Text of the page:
Magecart, the credit card skimming group behind the Ticketmaster breach was also behind the British Airways breach, which was confirmed last week, say researchers.
We are detecting “internet-scale threats alerted to new Magecart breaches hourly, a clear indication that the group is extremely active and a very real threat to all organizations offering online payment facilities,” said a statement from RiskIQ issued this week.
Magecart uses “scripts injected into websites to steal data that’s entered into online payment forms on e-commerce sites,” explained RiskIQ back in July. At the time, Magecart was implicated in the Ticketmaster breach, in which payment details held by a third-party supplier to Ticketmaster, known as Inbenta, were stolen.
This time, RiskIQ says that the attack was similar to the one leveled against Ticketmaster but “with one key difference: instead of compromising commonly used third-party functionality to gain access to hundreds of sites at once, Magecart operatives compromised the British Airways site directly and planned their attack around the site’s unique structure and functionality.”
RiskIQ says that its analysis shows that “the functionality of the payment forms on the British Airways’ website were copied and modified to deliver payment information to an attacker-controlled server while maintaining their intended functionality to avoid detection.”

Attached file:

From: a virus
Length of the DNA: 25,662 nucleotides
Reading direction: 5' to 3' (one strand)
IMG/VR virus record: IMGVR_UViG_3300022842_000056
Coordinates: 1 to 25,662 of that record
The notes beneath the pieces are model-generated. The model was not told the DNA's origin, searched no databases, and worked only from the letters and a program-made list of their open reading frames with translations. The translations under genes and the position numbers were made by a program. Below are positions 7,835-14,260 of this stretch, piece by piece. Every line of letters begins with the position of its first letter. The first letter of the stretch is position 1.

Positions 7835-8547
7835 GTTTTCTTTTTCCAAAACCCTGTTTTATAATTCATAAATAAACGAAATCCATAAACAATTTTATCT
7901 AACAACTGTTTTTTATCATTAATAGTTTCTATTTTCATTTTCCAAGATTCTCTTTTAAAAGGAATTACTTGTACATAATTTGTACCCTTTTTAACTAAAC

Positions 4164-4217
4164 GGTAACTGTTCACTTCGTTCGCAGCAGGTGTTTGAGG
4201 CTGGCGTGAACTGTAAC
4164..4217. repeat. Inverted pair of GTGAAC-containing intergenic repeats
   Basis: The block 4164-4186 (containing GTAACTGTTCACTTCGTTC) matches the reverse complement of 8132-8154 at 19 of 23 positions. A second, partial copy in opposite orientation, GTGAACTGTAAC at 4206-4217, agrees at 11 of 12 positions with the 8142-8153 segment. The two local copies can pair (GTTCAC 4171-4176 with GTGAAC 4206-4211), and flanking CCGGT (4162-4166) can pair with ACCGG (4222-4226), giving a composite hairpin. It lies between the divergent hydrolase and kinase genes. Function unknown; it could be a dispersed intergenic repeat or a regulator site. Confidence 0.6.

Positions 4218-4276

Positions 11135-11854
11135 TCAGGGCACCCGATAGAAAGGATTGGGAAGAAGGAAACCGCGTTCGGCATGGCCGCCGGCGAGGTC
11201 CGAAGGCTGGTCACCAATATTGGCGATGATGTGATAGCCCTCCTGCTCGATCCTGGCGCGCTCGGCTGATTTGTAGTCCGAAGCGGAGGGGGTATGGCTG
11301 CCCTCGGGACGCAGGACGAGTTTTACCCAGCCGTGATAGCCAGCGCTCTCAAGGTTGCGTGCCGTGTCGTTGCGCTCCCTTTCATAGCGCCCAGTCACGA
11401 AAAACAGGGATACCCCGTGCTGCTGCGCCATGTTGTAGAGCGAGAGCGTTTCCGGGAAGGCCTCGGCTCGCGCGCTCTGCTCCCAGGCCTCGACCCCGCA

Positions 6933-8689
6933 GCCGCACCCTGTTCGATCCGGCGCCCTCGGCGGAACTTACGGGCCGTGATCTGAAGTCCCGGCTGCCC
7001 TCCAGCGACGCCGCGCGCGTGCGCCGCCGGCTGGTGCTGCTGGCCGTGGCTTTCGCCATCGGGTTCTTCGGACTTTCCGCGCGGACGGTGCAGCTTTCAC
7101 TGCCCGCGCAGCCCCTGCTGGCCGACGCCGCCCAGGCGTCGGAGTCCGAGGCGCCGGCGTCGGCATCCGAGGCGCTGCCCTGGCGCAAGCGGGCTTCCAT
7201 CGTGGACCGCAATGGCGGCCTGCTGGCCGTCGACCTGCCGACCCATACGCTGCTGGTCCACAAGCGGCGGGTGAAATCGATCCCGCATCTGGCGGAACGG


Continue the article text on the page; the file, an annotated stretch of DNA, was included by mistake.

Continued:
The attackers were also aware of the way the British Airways mobile app was constructed, leveraging the fact that it used much of the same functionality as the web-app and could, therefore, victimise users in the same way.
“This attack is a highly targeted approach compared to what we’ve seen in the past with the Magecart skimmer,” said Yonathan Klijnsma, Head Researcher at RiskIQ. “This skimmer is attuned to how British Airways’ payment page is set up, which tells us that the attackers carefully considered how to target this site in particular.”
The researchers also found evidence that Magecart operatives may have breached the British Airways site several days before the skimming began. RiskIQ web-crawling data shows that a certificate used on the attacker’s command and control server was issued on August 15th, nearly a week before the reported start date of the attack on August 21st.
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